Our story

Gradbase started as a university project at Imperial College London, in early 2015.

The aim of the project was that of providing a blockchain-based solution to the problem of CV fraud, which affects, positively or negatively, at least 12 million people per year in the UK alone.

According to recent surveys, at least one third of people commit CV fraud in the UK, either via embellishing or outright lying about records and work experience they claim to possess. This activity is easy to get away with nowadays since 1 in 3 employers for high-skilled jobs does not perform background checking at all and universities make it very painful to verify records by not enforcing a standard procedure for doing so, offering instead snail-mail correspondence in some cases and waiting times of several weeks.

1 in 3 employers in the UK perform no background checking, and universities make it often difficult to allow someone to perform a check on a graduate. In this scenario, at least one third of people commit CV fraud.

In today’s highly competitive job market -- where candidates with less than an upper-second class degree are swiftly filtered out of the scrutinising processes – the temptation to embellish one’s CV is strong. This phenomenon, paired with the inefficiencies explained above, allows many bogus job candidates to make it to the interview stage, but only get filtered out once the hiring decision is about to be made and few candidates' verifications need to be performed. As a consequence, time is often wasted interviewing such individuals, who would gladly be filtered out sooner.

By harnessing the technology pioneered by Manuel Araoz and Esteban Ordano, Proof Of Existence, that allows to verify integrity of documents on the Bitcoin Blockchain, we sought to develop a unique, instant and standardised way for frictionless and instant verification of records. The initial version of Gradbase contained barely any of the features present today. However, we also provided a Chrome browser extension to verify on-the-fly any academic information present on LinkedIn profiles.

Soon, we attracted college-wide attention, and with this came two great awards: the Palantir Forward prize, as best group project that solves a real-world problem, and second place in the maiden Imperial Bitcoin Forum prize supported by Entrepreneur First.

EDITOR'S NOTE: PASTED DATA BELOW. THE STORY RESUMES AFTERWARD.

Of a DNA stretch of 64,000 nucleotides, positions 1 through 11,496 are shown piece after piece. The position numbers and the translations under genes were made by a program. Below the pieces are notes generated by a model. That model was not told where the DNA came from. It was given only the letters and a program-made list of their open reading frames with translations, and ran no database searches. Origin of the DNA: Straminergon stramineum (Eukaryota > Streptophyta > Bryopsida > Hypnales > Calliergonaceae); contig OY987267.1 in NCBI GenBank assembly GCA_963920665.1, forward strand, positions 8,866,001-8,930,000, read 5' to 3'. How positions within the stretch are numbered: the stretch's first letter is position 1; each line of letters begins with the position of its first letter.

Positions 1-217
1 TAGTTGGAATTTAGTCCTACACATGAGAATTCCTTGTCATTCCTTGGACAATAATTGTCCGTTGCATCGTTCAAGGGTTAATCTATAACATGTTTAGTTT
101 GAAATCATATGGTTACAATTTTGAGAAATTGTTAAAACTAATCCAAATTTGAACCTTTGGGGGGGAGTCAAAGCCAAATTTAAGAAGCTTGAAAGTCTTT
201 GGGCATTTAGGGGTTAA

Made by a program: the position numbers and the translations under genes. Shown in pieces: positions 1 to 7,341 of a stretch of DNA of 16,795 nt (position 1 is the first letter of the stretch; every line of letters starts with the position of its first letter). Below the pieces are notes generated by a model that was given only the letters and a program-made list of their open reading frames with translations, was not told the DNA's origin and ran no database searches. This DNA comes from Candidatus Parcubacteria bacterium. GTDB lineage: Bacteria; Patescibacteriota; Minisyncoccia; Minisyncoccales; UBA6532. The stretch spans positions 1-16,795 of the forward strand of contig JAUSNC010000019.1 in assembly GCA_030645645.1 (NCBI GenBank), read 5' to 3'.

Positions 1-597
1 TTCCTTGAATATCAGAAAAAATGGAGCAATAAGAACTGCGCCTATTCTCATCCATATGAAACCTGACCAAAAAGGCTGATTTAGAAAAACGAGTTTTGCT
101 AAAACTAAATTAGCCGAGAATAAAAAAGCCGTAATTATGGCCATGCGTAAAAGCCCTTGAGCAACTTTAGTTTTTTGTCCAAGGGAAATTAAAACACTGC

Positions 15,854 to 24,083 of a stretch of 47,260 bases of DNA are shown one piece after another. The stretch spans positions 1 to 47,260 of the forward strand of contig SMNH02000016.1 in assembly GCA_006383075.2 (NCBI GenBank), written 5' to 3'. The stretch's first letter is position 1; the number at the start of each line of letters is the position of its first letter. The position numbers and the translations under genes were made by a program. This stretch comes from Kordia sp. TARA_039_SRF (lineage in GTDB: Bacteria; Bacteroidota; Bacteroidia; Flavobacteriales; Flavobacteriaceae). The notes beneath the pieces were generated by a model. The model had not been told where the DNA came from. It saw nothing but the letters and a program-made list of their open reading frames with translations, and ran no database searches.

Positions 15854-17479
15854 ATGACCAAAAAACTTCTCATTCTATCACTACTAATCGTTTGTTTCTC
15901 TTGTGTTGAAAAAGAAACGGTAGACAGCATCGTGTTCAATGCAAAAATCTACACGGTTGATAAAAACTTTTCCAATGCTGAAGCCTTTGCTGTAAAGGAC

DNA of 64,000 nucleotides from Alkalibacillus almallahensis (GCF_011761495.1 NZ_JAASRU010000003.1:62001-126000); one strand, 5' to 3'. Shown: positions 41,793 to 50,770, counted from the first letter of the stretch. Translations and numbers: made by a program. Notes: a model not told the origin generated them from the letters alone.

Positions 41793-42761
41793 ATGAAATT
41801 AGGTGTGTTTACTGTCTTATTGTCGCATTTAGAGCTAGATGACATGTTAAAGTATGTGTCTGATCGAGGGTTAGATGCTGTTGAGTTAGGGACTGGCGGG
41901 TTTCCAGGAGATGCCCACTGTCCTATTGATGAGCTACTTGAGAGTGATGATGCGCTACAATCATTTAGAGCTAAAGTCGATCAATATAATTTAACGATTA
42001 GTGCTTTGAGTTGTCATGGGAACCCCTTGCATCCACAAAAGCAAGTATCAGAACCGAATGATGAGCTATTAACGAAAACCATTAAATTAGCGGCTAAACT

One day in April 2016, we got an invitation by Daniel Masters, Director of Global Advisors (Jersey) Limited, who was quick in offering us an investment package which would potentially turn Gradbase into something marketable and successful. Just three weeks later, Gradbase Limited was incorporated with 7 excited shareholders on board.

One day in April 2016, Daniel Masters invited us to lunch. Three weeks later, Gradbase Limited was incorporated with 7 excited shareholders on board.

Work on Gradbase resumed in mid-September 2016: by that time, the product had been parked up for 18 months, meaning that most of the code was deprecated and had to be re-written to keep up with advancements in the underlying technology. We also implemented many new features that make the site a lot more complete than it was before.

Fast forward to today, and we expect to push for an early adoption both in the university and employer spheres, with the view to create a small ecosystem of issuers and verifiers that can prove product-market fit for Gradbase. As regards features, we expect to launch social media campaigns and a blog, and make the user experience on the site more seamless.

Finally, we hope to continue our partnership with Imperial College through the acquisition of a government grant for businesses leveraging blockchain technologies in novel ways. Because, as they say, you must never forget your roots.